BBC Box personal cloud aims to rewrite the rules on internet privacy

Chris Davies - Jun 19, 2019, 3:59 pm CDT
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BBC Box personal cloud aims to rewrite the rules on internet privacy

The BBC has built a personal cloud that not only collects up your data from services like Spotify, Instagram, and others, but promises to make interesting mashups like recommendations and more without demanding that you share your private information online. The BBC Box is part of a research project into ways people can control access to their personal data, at a time when trust in services like Facebook, Google, and others is pointedly low.

The current prototype is based on a Raspberry Pi and the Databox personal data platform, packaged up into a hexagonal housing. Once set up, the user can choose which data source they want to import from, and create a local copy of that information.

Hardware to save local copies of data in preference to the cloud aren’t new, of course. Network-attached storage (NAS) transitioned from business to home use some time back, and we fairly regularly see “personal server” projects which promise eavesdropping-free email, phone backups, and more. This BBC project, however, looks to go further than that.

Its goal isn’t just to create a private and secure store of personal information, but to then combine that data with the goal of pulling out useful inferences about the user. That’s already something that some companies are experimenting with in the cloud: Google, for instance, can combine your calendar data and Google Maps to make proactive suggestions around navigation and such. However the BBC Box does that all locally.

“Having this data under a participant’s control on one device is highly unusual and potentially disruptive, since this particular aggregation of data about the person exists nowhere else in the world – just on their BBC Box,” the BBC explains. “It is also unusual because the data can only be processed on the BBC Box, and no third parties can access it without permission – not even the BBC.”

The first two apps developed focus on a recommendations profiler and a travel companion. The former looks at data aggregated from internet services like Spotify, Instagram, and the BBC’s own iPlayer on-demand video system, creates an anonymized profile of the user. That can be shared with a recommendations system that suggests TV shows they might enjoy, upcoming local events they could be interested, and more.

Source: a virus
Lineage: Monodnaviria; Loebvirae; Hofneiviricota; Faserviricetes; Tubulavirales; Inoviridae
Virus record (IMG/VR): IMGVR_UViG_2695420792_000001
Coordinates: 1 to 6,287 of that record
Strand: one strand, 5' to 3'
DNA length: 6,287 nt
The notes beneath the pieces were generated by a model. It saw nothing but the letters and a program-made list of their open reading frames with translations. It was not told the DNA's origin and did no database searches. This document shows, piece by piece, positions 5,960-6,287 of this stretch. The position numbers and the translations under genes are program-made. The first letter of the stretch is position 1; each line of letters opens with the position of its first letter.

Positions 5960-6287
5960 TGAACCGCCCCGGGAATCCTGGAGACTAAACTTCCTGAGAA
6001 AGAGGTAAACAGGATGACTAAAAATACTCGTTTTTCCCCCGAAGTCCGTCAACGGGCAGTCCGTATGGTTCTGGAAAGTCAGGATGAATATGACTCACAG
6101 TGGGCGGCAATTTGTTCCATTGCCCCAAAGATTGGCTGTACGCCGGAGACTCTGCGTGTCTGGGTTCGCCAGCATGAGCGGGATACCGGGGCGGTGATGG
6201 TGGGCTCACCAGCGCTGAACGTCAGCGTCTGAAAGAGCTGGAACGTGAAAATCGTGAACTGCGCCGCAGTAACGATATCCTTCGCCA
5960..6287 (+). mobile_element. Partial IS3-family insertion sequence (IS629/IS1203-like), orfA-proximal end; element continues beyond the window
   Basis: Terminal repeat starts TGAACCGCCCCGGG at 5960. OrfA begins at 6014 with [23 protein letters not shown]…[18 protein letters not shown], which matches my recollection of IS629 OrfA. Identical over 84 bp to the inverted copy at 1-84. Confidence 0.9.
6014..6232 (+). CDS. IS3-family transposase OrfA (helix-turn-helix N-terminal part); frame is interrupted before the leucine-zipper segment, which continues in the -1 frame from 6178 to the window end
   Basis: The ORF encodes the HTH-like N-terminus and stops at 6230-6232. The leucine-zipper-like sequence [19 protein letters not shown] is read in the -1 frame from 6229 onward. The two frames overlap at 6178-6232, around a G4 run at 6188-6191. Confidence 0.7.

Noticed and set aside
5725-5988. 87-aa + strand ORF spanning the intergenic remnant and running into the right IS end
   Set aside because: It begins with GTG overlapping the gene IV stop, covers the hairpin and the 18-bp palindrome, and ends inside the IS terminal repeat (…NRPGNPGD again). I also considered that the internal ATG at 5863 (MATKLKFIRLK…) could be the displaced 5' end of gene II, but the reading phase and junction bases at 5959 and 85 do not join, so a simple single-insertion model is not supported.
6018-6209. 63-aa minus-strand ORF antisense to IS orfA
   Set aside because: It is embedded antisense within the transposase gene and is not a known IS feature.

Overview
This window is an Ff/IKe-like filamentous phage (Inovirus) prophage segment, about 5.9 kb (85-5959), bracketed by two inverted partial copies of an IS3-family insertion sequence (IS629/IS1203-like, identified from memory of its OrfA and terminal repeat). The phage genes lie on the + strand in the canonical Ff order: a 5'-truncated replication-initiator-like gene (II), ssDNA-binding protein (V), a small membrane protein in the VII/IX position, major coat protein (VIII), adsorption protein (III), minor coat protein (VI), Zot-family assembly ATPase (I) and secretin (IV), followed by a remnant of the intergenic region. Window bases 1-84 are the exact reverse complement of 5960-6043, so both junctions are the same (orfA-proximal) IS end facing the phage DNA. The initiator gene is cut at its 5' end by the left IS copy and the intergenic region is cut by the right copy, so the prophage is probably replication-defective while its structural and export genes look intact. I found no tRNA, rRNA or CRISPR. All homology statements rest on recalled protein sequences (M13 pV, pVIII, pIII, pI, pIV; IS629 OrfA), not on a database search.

The travel companion, meanwhile, mashes together private data with open data, to suggest places a user might want to visit. It also allows for two people using BBC Box to combine their profiles – while the data in them remains private – so as to decide on a joint vacation destination.

“Each person enters their own preferences into their individual BBC Box to generate a list of potential holidays,” the BBC explains. “Two or more sets of preferences can then be combined to create shared options for consideration. You may not want to share the reason you don’t want to visit a particular country or city – perhaps you went there with a former partner or don’t agree with its policies – and with this service you don’t need to.”

The advantage of the system is that while new apps could add further services and features, the core data is always stored on the individual’s device rather than being uploaded to one or more cloud services. On the roadmap for potential functionality is aggregating health and fitness data, or a private messaging platform for families. Entertainment, too, could benefit, with BBC Box used for real-time quizzes and polls that integrate with BBC programming.

Right now, this is all still in the prototype stage, though the BBC does apparently have some users experimenting with the hardware and software. Down the line, though, it could lead to a device which combines the best of AI-powered data aggregation with the sort of privacy we’re often told is impossible if we want to unlock the best of the internet.


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